For the sixth year in a row Kay's Kamp offered summer activities to kids battling cancer.
Hunched over and scribbling fiercely with a black color marker was five-year old Danny. He tried carefully to stay within the outline of a medieval knight that was printed on the front of a white T-shirt.
“I can do this,” said Danny focusing on his project. “Just a little more color.”
Danny was one of 47 campers enjoying the activities offered at Kay’s Kamp which took place in Middletown from July 12-19. Kay’s Kamp is the only oncology camp in Delaware. Founded in 2009 by Bill and Laurie Warren of Bear, the camp has been a place where kids ages five to 17 enjoy the summer despite their battle with cancer.
“I love it here because I can do so much, like art and play sports,” Danny said.
Across from the future Picasso was his camp counselor, Bailey Brooks of Middletown who smiled and praised Danny as he ardently worked on the craft project. She handed him a different color marker as he moved from the picture of the medieval knight to one of a dinosaur.
“This is my second year as counselor and I hope to do it again next year too,” Brook said. “I like helping the kids. They are great.”
The room where the arts and crafts activities were being held was busy with other kids laughing and smiling as they concentrated on their projects – stuffing toy animals, painting, and decorating bath towels.
St. Andrew’s gift
St. Andrew’s School was again the site of this year’s camp. Surrounded by luscious trees and other greenery, gothic style buildings, and state of the art facilities, volunteer staff could be seen going to and fro, ushering the kids from activity to activity.
“The school’s administration has been so gracious to us,” said Warren. “We have access to every part of the campus. We are really grateful for that. They are amazing.”
Down the hill from the gorgeous architecture of St. Andrew’s visitor center was Noxontown Pond where some of the kids wore life vests and held fishing rods. They could be seen confidently throwing their fishing lines into the glimmering waters waiting to catch some fish.
Thirteen-year-old Keila was in the fishing group alongside her counselor Alicia. They exchanged conversations that frequently erupted into laughter.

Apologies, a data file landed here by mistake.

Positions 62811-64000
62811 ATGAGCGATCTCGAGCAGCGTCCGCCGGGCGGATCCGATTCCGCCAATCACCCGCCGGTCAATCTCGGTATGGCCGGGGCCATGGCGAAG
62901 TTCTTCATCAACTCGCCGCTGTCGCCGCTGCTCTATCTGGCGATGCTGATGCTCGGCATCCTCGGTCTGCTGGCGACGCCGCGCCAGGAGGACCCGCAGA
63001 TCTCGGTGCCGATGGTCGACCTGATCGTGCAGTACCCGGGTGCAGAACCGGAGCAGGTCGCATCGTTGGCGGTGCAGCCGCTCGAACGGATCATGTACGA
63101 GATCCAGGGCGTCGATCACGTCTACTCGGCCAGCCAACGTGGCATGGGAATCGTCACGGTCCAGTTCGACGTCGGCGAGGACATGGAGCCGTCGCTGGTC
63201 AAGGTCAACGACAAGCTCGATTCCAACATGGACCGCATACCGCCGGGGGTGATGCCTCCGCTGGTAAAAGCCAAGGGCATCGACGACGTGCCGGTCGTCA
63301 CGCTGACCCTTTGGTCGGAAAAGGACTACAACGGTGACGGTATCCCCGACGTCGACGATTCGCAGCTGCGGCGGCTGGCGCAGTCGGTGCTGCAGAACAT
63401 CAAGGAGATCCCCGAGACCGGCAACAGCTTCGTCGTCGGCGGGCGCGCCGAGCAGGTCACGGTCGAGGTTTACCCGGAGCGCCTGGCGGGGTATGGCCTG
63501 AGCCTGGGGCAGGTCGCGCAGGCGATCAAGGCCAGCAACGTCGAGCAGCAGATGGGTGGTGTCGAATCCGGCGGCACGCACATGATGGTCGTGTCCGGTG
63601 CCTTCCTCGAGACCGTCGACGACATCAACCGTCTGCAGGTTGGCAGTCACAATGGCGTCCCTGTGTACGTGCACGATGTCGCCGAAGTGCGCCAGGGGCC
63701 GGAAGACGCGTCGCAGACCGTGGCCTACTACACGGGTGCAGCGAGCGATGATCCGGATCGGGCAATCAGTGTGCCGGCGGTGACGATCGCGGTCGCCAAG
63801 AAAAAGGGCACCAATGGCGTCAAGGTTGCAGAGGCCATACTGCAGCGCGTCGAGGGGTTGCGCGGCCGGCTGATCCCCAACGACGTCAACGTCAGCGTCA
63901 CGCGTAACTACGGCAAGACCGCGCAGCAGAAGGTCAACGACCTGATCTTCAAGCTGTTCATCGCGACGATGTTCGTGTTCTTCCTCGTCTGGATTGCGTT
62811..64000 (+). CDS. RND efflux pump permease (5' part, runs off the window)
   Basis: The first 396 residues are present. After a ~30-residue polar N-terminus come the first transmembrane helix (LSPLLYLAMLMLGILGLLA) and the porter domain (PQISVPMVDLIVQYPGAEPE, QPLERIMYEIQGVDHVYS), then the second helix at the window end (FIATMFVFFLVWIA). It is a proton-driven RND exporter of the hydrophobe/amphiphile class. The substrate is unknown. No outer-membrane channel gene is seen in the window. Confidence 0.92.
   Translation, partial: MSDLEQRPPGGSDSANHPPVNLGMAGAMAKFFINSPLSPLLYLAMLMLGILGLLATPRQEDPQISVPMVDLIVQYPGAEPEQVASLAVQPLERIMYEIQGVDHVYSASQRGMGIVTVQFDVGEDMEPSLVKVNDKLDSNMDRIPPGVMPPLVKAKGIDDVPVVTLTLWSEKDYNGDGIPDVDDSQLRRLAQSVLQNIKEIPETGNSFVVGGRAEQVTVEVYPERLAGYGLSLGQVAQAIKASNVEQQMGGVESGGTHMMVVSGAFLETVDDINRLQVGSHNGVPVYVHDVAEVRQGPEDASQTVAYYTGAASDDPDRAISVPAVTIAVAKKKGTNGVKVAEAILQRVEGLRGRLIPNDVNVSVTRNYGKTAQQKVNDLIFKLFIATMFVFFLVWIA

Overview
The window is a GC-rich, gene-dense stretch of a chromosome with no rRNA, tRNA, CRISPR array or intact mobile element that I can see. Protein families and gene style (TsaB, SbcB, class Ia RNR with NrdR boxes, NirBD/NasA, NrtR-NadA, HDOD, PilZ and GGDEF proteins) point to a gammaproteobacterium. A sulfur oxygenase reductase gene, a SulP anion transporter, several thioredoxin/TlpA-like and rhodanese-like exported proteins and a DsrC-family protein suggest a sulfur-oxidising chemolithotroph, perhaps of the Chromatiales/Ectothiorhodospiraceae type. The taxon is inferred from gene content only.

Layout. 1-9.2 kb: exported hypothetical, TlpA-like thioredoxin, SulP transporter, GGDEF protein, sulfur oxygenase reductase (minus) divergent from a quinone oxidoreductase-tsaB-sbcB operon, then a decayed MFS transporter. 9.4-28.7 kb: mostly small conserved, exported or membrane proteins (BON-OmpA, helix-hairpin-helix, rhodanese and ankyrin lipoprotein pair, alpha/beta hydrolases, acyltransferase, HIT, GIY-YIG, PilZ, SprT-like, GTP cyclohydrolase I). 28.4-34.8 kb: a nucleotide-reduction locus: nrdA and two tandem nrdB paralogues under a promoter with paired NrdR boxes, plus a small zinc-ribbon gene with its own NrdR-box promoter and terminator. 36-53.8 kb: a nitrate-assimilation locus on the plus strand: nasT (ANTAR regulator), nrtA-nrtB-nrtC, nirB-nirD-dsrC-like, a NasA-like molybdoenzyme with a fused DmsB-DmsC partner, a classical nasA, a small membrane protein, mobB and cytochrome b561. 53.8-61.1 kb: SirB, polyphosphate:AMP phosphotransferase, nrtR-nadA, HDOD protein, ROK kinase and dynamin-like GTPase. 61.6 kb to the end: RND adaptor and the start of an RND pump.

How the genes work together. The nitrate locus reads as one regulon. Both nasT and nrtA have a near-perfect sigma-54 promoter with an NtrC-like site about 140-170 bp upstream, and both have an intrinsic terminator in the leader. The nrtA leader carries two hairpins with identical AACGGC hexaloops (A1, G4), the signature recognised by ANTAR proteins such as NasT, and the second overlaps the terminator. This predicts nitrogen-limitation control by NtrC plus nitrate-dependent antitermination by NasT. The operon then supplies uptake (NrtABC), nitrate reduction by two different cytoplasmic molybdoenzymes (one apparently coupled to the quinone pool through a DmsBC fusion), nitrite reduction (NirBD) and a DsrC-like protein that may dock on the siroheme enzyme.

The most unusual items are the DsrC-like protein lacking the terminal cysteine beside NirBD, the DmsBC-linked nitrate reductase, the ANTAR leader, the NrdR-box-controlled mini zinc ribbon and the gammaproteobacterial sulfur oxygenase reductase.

“I like the counselors a lot,” said Keila. “They can be silly and make us laugh a lot. It’s so much fun to be here.”
Paying it forward
For the adults at the camp seeing kids like Danny and Keila laugh and enjoy themselves is what motivates them to volunteer year after year. Volunteers come from all walks of life and backgrounds. Some are retired, others have full-time jobs, and some are just taking time off.
Brenda Penhollow of Bear created and coordinated all the arts and craft activities that kids like Danny enjoyed. She took a one week vacation from her job at M&T Bank to volunteer at the camp.
“You fall in love with the kids. They are your heroes and become like family. When I see them loving the crafts, that’s my reward,” Penhollow said.
This summer more than 146 volunteers participated in the camp; over 30 percent of them were medical staff – nurses and doctors of oncology who took time off their busy schedules too to take part in the camp.
“For me it’s good to see the kids outside a hospital setting,” said Dr. Tracy Hills, a third year resident in the Oncology Department at duPont Hospital. “It’s good to be reminded that these are real kids and not just patients.”
According to Bob Howatt of Wilmington, the camp’s operations director, the medical staff is with the kids 24 hours a day for the entire duration of the camp, seven days.
“The medical staff needs to monitor the health of kids while they are here. They have to make sure there aren’t any infections and things of that sort,” said Hawatt.
It takes about 11 months out of a year to plan Kay’s Kamp, according to Warren. All the planning, preparation, and coordination of the activities culminate every year in a beautiful closing ceremony where both kids and adults review videos and photos of the times spent at the camp.
“The kids give you a smile, they give you a hug,” said Gretchen Loose, Kay’s Kamp public relations coordinator. “Here they enjoy being themselves.”
Warren hopes that one day Kay’s Kamp will be held on its own property – one with cabins, lakes or rivers, everything that would add to the kids’ summer camp experiences.
“We need money to do that,” Warren said nodding. “More donations would be great to make that a reality.”
For more information or to make a donation, visit Kay’s Kamp website at KaysKamp.org.